Incorporates uncertainty in its qqplot display(s) so that the user might have a better sense of the evidence against the specified distributional hypothesis.
Quantile–quantile plots, or qqplots, are an important visual tool for many applications but their interpretation requires some care and often more experience. This apparent subjectivity is unnecessary. By drawing on the computational and display facilities now widely available, qqplots are easily enriched to help with their interpretation.
A new enhanced qqplot, the self-calibrating qqplot, is introduced and demonstrated on a variety of examples (all examples from the original paper appear on the help/reference page for
Possibilities are endless. Some standard examples include normal qqplots, log-normal plots, half-normal plots (e.g. for factorial experiments), and the comparison of empirical distributions. Self-calibration is had by visually incorporating sampling variation in the qqplot display in a variety of ways.
qqtest draws a quantile quantile plot for visually assessing whether the data come from a test distribution that has been defined in one of many ways. The vertical axis plots the data quantiles, the horizontal those of a test distribution. The default behaviour generates 1000 samples from the test distribution and overlays the plot with shaded pointwise interval estimates for the ordered quantiles from the test distribution. A small number of independently generated exemplar quantile plots can also be overlaid.
Both the interval estimates and the exemplars provide different comparative information to assess the evidence provided by the qqplot for or against the hypothesis that the data come from the test distribution (default is normal or gaussian).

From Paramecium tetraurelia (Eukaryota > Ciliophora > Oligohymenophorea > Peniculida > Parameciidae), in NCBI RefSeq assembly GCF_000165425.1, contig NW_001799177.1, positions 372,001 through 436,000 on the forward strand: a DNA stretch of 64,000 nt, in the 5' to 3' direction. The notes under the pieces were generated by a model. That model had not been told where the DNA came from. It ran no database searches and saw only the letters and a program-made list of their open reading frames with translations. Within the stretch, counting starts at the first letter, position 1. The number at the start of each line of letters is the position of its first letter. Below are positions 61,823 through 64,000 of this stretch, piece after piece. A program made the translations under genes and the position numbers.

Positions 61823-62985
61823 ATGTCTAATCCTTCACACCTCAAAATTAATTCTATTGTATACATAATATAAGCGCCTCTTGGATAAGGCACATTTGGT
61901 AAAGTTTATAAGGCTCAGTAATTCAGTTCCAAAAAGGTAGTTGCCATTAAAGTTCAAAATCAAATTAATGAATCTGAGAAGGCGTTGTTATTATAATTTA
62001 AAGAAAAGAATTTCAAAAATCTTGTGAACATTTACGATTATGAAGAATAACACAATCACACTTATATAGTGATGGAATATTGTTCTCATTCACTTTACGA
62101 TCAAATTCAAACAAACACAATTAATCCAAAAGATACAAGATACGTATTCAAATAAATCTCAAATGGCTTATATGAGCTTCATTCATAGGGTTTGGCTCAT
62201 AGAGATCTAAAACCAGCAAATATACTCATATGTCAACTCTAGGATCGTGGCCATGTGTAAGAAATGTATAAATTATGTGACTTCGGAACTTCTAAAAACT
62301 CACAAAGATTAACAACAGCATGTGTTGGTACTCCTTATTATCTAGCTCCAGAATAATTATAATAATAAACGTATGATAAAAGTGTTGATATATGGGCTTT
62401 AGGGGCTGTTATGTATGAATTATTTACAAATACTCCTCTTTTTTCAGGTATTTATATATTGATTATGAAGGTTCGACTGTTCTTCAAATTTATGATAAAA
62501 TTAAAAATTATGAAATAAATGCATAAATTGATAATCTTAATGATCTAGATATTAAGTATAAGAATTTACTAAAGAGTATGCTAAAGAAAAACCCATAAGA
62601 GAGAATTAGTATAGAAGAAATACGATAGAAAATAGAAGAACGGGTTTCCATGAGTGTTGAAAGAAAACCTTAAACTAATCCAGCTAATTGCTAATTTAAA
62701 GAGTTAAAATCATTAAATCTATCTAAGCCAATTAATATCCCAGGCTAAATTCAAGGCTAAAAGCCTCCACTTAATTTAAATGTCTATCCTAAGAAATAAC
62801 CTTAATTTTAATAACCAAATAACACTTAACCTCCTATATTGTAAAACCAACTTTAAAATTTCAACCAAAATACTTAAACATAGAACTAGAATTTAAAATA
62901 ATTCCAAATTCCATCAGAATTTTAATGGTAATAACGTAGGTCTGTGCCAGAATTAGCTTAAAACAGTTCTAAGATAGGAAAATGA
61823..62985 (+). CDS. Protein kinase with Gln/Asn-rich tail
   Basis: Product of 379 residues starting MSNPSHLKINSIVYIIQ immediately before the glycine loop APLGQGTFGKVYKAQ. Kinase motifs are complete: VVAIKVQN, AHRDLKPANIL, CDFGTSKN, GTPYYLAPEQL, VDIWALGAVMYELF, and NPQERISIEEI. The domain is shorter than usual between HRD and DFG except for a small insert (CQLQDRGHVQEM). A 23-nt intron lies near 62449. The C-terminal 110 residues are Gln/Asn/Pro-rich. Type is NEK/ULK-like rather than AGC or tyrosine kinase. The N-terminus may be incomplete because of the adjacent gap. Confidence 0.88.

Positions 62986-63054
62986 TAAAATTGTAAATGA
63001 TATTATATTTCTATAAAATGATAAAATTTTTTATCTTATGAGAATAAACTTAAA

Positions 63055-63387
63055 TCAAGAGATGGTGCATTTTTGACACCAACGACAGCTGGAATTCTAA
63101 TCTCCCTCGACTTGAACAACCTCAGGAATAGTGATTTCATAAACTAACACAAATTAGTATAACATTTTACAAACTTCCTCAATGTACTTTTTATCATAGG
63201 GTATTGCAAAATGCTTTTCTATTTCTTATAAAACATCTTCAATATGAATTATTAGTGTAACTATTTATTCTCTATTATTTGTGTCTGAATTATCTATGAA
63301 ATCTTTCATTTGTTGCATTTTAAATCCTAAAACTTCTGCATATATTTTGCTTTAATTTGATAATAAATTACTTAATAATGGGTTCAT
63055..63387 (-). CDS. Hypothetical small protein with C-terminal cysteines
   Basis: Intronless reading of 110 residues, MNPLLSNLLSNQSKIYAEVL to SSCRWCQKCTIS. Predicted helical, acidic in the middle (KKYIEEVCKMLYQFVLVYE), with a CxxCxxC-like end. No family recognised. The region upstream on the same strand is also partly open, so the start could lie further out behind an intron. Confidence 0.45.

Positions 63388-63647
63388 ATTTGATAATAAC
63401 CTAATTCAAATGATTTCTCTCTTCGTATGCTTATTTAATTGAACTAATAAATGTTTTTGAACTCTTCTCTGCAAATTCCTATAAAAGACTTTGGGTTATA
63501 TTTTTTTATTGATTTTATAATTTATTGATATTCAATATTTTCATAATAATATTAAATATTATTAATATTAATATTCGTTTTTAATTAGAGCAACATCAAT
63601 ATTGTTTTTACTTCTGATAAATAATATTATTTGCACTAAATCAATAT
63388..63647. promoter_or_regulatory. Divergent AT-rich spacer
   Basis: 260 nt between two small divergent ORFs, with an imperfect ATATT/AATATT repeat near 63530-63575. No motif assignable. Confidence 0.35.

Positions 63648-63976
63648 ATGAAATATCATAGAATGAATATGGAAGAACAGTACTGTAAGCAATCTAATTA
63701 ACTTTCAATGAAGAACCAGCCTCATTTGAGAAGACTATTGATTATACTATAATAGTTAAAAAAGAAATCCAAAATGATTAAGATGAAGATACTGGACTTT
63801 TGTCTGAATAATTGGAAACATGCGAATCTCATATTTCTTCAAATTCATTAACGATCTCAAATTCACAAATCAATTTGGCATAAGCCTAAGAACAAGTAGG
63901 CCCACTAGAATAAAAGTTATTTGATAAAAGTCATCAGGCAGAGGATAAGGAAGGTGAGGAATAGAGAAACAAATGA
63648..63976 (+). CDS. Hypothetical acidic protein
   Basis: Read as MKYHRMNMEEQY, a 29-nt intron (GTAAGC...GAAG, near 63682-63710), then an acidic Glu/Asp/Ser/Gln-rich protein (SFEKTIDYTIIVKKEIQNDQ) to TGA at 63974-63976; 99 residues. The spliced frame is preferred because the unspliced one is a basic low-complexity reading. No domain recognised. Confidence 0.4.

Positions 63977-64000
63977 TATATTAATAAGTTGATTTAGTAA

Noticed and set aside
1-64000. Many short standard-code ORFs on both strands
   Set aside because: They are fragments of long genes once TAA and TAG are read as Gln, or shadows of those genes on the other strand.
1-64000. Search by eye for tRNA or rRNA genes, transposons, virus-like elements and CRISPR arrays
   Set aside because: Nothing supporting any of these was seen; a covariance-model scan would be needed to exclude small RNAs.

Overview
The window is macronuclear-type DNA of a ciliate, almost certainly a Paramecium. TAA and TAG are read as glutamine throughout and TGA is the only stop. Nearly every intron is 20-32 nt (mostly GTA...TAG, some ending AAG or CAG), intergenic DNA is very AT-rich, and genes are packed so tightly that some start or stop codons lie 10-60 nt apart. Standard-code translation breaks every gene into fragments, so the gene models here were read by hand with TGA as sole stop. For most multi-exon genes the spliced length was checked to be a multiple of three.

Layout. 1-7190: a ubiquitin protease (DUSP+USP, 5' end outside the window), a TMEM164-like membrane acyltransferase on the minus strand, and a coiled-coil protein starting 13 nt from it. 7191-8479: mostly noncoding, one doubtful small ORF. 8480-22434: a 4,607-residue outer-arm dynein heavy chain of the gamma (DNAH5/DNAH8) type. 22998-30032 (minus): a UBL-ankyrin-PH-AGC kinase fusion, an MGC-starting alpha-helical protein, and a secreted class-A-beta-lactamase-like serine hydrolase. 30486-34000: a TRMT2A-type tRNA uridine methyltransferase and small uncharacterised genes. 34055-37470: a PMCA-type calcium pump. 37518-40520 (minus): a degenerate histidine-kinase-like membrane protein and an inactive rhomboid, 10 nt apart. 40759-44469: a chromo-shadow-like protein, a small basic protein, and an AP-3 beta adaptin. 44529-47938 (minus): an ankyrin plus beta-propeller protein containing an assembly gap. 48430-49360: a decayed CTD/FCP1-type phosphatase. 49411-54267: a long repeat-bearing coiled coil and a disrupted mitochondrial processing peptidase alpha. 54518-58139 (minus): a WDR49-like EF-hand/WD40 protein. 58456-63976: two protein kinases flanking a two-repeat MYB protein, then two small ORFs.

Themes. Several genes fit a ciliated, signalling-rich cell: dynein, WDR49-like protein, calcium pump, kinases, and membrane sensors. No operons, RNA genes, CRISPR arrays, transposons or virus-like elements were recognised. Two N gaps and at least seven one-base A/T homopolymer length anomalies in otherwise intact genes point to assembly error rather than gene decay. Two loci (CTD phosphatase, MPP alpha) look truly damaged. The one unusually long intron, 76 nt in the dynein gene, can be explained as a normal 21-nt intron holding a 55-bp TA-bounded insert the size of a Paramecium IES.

Finally, a visual test of significance (a lineup plot) can also be displayed to test the null hypothesis that the data come from the test distribution.
A self-calibrating plot can be created for any distribution whose quantile function can be provided by the user, making them useful for a wide variety of applications.
The plots are particularly helpful to students gaining experience in interpreting quantile-quantile plots, and to instructors hoping to teach basic understanding and interpretation of quantile-quantile plots.
Please read the reference for more explanation on and the historical development of the quantile-quantile plot.
The package also contains a collection of data sets which have appeared in the literature through the historical development of the quantile plot and the quantile quantile plots. See the reference/help for information on these.
The package also provides the usual functions for a distribution which we have used with considerable success in teaching undergraduate introductory statistics courses. This distribution is a simply transformation of the chi-squared, namely if X has a chi-squared distribution on m degrees of freedom then Y = sqrt(X/m) has a K distribution on m degrees of freedom.
This is a much more natural distribution to work with in the practice and development of standard normal theory inference as described in nearly every first course in Statistics. It is, for example, the distribution of the sample standard deviation divided by sigma, i.e.
s/sigma. It is also much more nearly symmetric and concentrates around y = 1 as its degrees of freedom increase. It has much to recommend it. See the article/vignette on the K distribution.
R. Wayne Oldford (2016), “Self calibrating quantile-quantile plots”, The American Statistician, 70, pp. 74-90.